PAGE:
Those Magnificent Men in their Flying Machines on DVD
There were quite a few zany race-type movies during the sixties, from The
Great Race to Its a Mad, Mad, Mad, Mad World. This
ones a British entry about a newspaper-sponsored London to Paris air race
in the early days of aviation.
Its big and sprawling and looks terrific. It has its moments, too, though
its definitely not a knee slapper. Its a more staid, traditionally
stiff upper lip-type of pre-Python British humor, and thats okay.
Its also nicely innocent, from a day when men were gentlemen (most of
them, anyway) and women were ladies (most of them, anyway), a more polite and
genteel age than the coarser society in which we live today.
The idea here is to invite the worlds greatest aviators to race between
two of the greatest capitals of the day (back when France apparently counted
for something), and use the publicity to boost sales of the sponsoring newspaper.
Thats all well and good, but whats a race movie without conflict?
Well, the press baron behind the race (Robert Morley) is dead set on having
a Brit win, for obvious reasons, and he charges his daughters (Sarah Miles)
main squeeze (likeably played by James Fox) to cross the finish line first for
the greater good of the British Empire.
Even more conflict, albeit in a slapstick way, comes from the inevitable villain,
played by Terry-Thomas. Hell stop at nothing to ensure his eventual victory,
though hes also highly incompetent and more than a bit of a klutz.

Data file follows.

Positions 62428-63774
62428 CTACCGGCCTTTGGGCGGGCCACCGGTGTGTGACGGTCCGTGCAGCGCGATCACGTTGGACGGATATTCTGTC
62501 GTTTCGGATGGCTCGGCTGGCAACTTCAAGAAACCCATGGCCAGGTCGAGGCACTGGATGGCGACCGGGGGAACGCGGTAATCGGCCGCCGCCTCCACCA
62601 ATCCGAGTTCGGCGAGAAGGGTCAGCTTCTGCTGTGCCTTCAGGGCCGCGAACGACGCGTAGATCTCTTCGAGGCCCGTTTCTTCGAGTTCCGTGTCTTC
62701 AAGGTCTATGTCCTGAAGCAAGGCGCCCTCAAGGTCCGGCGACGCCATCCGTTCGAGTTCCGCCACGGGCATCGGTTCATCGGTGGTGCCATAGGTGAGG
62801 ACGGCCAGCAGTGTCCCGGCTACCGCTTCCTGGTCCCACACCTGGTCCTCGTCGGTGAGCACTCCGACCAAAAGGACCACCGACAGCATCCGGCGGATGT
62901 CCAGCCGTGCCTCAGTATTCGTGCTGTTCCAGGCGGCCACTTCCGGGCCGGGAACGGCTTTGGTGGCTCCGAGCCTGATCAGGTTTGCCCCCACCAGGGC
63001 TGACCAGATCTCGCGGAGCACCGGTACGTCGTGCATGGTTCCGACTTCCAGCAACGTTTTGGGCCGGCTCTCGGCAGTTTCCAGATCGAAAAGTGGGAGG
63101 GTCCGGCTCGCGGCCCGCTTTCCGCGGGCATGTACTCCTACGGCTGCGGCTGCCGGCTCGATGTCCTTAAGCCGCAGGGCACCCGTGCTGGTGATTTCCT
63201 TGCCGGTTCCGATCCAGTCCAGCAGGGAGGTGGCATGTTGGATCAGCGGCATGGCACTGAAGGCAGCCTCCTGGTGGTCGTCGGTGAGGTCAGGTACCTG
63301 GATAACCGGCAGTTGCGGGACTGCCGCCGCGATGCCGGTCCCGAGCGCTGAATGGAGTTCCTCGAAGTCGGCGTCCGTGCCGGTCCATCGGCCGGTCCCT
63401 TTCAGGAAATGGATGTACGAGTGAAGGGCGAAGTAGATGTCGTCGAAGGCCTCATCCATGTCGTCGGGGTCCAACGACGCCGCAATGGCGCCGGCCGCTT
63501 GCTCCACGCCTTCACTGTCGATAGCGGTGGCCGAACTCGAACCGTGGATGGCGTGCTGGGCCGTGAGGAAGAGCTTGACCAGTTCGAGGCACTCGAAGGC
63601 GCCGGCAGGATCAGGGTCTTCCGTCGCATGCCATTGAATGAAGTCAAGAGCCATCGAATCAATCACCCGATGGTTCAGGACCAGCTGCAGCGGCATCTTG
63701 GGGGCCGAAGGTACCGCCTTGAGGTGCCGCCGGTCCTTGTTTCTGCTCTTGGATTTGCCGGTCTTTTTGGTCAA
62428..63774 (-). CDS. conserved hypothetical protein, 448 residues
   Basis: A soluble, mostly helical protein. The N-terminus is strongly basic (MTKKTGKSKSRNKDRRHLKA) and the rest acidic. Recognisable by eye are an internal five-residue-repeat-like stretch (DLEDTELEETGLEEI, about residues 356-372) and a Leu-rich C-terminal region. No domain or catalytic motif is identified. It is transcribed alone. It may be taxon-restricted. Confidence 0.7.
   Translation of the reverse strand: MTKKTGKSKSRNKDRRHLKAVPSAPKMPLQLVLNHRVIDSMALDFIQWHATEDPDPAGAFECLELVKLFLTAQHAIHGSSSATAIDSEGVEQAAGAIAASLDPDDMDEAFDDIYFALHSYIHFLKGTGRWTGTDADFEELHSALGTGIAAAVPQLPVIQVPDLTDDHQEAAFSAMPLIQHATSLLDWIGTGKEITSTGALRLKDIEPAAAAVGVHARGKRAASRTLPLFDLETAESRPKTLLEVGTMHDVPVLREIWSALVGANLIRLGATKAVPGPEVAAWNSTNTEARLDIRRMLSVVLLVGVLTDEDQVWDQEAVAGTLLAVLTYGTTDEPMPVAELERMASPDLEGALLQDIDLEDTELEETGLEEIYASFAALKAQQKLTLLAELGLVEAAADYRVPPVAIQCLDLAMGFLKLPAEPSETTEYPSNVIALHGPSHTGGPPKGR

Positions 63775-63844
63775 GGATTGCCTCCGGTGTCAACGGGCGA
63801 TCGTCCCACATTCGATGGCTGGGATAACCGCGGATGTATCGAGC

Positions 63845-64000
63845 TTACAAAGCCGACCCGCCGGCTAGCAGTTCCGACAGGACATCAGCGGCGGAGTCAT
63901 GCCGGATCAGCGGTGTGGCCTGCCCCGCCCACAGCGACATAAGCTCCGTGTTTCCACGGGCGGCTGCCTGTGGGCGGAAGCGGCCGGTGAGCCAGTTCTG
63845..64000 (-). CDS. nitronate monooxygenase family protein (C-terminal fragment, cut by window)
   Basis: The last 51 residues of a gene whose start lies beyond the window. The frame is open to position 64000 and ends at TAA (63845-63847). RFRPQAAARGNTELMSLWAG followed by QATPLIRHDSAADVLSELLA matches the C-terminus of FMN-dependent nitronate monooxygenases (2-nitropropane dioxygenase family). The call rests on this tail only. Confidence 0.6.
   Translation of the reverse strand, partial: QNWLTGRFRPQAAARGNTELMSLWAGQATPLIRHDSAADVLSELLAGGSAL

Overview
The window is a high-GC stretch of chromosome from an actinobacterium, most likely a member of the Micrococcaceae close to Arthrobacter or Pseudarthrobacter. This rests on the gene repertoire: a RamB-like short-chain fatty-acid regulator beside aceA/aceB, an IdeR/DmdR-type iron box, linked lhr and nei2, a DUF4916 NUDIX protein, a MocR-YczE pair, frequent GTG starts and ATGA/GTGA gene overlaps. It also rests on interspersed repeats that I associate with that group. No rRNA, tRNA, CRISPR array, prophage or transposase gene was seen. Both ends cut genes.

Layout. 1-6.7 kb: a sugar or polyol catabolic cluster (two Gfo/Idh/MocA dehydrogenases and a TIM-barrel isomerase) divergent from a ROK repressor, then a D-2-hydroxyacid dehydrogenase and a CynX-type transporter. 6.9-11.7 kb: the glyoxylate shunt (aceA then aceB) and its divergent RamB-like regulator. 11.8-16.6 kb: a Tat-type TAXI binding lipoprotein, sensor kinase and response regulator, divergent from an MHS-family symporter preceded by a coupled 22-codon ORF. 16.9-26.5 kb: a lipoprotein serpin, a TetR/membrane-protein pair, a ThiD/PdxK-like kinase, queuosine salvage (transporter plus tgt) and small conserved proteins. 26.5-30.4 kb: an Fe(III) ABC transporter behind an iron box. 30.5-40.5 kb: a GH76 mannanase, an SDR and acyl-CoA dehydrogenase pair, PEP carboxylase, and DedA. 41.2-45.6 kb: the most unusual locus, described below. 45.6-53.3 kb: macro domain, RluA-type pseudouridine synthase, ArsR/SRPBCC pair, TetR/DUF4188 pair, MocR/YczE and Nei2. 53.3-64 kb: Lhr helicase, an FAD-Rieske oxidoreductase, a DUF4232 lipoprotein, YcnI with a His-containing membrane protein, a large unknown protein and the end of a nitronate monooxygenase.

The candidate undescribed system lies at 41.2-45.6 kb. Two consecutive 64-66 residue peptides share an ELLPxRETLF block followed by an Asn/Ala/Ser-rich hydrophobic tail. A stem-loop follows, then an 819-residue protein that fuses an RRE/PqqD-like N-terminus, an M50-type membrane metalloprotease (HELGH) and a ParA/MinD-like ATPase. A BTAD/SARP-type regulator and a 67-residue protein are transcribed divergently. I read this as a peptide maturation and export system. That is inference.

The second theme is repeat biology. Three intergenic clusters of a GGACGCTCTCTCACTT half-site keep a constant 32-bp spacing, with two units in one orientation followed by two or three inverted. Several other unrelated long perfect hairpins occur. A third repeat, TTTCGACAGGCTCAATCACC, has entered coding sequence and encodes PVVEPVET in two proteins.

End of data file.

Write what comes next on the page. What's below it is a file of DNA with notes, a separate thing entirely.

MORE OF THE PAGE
And of course we must have an American involved, and in this case its
a flying cowboy (Stuart Whitman) who also has a hankerin for Miles. And
since Miles just wants to ride in an airplane and Fox wont take
her up because hes afraid of her father Whitman becomes a handy
guy to have around.
Most of the teams are stereotypes, whether Italian, German (the big cheese
German is played as a stereotypical German by Goldfinger himself, Gert Frobe),
or whatever. This is for its comedic value in an era before political correctness
made movie makers afraid to offend anyone who isnt a heterosexual Christian
Its a terrific-looking period piece, with some neat aviation technology
represented in various forms, and it never takes itself particularly seriously.
The DVDs very good. Presented in anamorphic widescreen, 16x9 TV compatible,
the picture quality is very good. The image is sharp, the colors are nice and
theres good contrast.
Audio is Dolby Digital 5.0 surround, which means you can forget about any deep
bass. There isnt a lot of surround, either, which isnt surprising
for a 1960s vintage flick. The audio up front, however, is very good.
The music spreads across the front very well, while the dialogue is mostly, though
not exclusively, in the center channel.
Theyve even included the musical Entracte here, though its
a bit long.
Extras include a running commentary by director Ken Annakin, a making
of featurette, photo gallery, and more.
Those Magnificent Men in their Flying Machines, from 20th Century Fox Home
137 min. anamorphic widescreen (2.20:1, 16x9 TV compatible), Dolby Digital 5.0
Starring Stuart Whitman, Sarah Miles, James Fox, Alberto Sordi, Robert Morley,
Produced by Stan Margulies
Written by Jack Davies & Ken Annakin, directed by Ken Annakin
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